doesn't match up to our He rails against
a world that doesn't match up to our expectations and contemplates the true nature of happiness.
OUTNUMBERED (BBC One, Wednesday, 9pm) PREPARE to laugh and cry at the Brockmans one last time as Pete rails against
his phone's voice recognition software.
"A Church which rails against
abortion and then spends decades covering up the most appalling degree of child abuse obviously has no problem with holding two opposing ideas at once" - Commentator Julie Burchill on the Roman Catholic Church.
The letter also rants about, "New Labour's disregard for human/civil rights" and rails against
the "surveillance society" which "rightly has people complaining they can't safely walk the streets".
They don't make impostors like John Wayne anymore." On "Blinded by Darkness" Burnett, who has never made a secret of his Christian faith, rails against
the Religious Right.
Dear Editor, - Diane Benussi, in ( Post, April 7) rails against
euphemisms and calls for straightforward language.
Goldberg rails against
network executives and reporters who blur the lines between journalism and "infotainment," filling news shows with "fluff" about the Friends" finale or the sex life of Britney Spears.
"He's wrong 100 percent of the time," Strathairn's Murrow rails against
McCarthy during the movie, adding later: "Anyone who criticizes or opposes the methods of Senator Joseph McCarthy is a Communist or fellow traveler." Thankfully, according to the movie, Edward R.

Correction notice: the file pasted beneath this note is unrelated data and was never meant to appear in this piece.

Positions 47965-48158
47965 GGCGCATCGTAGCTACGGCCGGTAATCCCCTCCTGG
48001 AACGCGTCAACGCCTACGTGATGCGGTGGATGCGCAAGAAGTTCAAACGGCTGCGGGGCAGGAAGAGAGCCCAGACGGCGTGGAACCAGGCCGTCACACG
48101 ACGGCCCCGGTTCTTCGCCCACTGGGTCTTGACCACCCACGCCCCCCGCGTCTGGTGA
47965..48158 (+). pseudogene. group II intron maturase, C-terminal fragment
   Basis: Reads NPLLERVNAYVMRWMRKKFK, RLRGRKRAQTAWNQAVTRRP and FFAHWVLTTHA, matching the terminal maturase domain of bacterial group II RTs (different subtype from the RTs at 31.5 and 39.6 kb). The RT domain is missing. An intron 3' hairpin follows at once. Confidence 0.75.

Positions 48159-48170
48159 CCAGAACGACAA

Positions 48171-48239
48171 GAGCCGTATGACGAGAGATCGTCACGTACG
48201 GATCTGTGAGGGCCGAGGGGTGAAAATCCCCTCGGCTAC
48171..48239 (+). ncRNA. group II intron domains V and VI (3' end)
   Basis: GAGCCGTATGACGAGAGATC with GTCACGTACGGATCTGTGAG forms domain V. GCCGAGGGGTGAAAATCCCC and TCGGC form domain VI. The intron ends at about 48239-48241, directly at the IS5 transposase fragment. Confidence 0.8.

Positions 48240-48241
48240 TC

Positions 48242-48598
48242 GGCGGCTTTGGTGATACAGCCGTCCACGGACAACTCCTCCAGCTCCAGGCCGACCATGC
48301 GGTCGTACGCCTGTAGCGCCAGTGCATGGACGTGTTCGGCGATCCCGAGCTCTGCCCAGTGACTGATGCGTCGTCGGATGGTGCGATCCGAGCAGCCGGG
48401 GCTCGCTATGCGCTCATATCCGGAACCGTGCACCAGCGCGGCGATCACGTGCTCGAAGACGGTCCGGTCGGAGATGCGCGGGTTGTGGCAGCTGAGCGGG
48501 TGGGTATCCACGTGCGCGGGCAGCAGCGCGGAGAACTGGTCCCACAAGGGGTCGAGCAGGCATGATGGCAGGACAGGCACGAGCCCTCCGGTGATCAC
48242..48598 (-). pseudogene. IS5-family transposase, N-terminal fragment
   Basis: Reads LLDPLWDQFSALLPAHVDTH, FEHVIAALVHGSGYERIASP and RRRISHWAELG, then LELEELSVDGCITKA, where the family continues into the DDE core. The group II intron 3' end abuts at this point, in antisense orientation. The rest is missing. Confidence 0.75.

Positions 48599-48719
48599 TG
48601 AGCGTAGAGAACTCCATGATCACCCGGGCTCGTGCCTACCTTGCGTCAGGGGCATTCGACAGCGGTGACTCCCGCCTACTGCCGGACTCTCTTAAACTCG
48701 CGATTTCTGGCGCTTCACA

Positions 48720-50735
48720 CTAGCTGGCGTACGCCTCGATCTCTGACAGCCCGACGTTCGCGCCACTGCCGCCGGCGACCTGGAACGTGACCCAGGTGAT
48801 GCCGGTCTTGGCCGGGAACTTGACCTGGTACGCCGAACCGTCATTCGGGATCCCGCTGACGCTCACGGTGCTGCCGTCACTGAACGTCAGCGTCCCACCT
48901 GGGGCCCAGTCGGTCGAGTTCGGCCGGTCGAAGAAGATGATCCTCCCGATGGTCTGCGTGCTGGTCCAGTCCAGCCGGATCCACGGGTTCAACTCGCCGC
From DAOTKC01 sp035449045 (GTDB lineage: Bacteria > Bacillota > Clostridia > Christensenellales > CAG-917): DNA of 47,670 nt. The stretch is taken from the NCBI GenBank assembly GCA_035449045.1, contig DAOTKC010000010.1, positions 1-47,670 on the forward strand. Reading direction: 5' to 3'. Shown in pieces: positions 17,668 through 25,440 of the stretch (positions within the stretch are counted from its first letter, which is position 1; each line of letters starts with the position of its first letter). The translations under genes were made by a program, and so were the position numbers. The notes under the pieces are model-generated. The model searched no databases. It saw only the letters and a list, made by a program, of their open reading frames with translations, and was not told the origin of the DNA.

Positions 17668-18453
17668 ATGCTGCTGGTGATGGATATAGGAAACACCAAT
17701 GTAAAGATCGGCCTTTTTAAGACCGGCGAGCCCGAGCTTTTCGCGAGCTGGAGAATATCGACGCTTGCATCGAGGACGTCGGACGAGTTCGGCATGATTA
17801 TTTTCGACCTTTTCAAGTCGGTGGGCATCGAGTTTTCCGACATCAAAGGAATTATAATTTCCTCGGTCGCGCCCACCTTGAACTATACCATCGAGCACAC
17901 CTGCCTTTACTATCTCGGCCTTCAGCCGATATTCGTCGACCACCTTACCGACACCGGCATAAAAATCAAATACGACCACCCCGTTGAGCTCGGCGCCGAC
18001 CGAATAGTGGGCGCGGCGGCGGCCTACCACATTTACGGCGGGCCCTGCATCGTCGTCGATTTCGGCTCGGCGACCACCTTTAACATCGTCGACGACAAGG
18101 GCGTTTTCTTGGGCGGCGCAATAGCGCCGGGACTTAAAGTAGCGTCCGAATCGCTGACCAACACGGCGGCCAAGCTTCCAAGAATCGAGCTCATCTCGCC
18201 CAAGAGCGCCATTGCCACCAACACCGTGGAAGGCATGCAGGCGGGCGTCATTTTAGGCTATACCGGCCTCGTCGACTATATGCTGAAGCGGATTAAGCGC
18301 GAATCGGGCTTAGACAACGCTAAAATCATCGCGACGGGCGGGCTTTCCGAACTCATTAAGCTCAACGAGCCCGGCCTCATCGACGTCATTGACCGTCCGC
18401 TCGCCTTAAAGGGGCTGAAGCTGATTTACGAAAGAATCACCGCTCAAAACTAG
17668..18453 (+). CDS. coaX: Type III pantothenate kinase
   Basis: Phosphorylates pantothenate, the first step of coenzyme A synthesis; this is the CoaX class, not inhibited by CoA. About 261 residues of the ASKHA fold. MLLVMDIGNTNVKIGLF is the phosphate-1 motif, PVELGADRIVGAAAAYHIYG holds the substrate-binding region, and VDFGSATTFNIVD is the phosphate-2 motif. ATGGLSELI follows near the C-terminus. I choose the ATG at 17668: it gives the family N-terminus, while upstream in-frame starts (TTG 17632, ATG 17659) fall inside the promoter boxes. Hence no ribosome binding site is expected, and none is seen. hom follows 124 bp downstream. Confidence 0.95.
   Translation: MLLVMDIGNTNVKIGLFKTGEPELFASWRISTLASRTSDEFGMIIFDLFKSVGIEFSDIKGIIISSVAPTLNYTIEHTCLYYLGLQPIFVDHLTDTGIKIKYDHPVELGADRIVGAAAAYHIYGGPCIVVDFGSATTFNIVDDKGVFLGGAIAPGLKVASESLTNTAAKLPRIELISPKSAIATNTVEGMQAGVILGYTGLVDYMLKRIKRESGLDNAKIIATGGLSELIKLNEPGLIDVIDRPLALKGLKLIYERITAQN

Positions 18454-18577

The most fully realized performance comes from veteran actor Brain Dennehy, who plays Father Dominic George "Spags" Spagnolia, a self-effacing social reformer who rails against
the church's inaction--until he is himself accused.
As one might expect from his previous works, Kunzle's interpretations are personal as well as polemical, and in the preface he rails against
"a worrying tendency which jibes with what may be a resurgent conservatism in art history generally ...
Noonan rails against
this devolution of power from Congress and toward the states (called, ironically, "federalism"), and the tactics that the five-member majority on the Supreme Court have employed to produce it.
Sure, he rails against
currency speculators such as George Soros, and tirelessly tirades against the corrupt Western system.
Most of all, Dyson rails against
conservative writers who use King's speeches to rebuke advocates of race-conscious policies, especially affirmative action.
We hear much about the "grey sameness of the bowels of the institution," the "teachers and trainers who work so hard to instill a professionalism that prizes correctness over authenticity and originality," and the comparative wonders of "rules-breaking, non-conformity, experimentation, and innovation." The author rails against
standard modern bugbears like genetically engineered fruit and overproduced music and uses standard metaphors for corporate life, like paint-by-numbers and mask-wearing.
While Clinton rails against
the ugliness of "heroin chic," and critics rant on about the fashion world's refusal to accept responsibility for either drug abuse among its own or for those it influences, the truth underlying such images is more profound.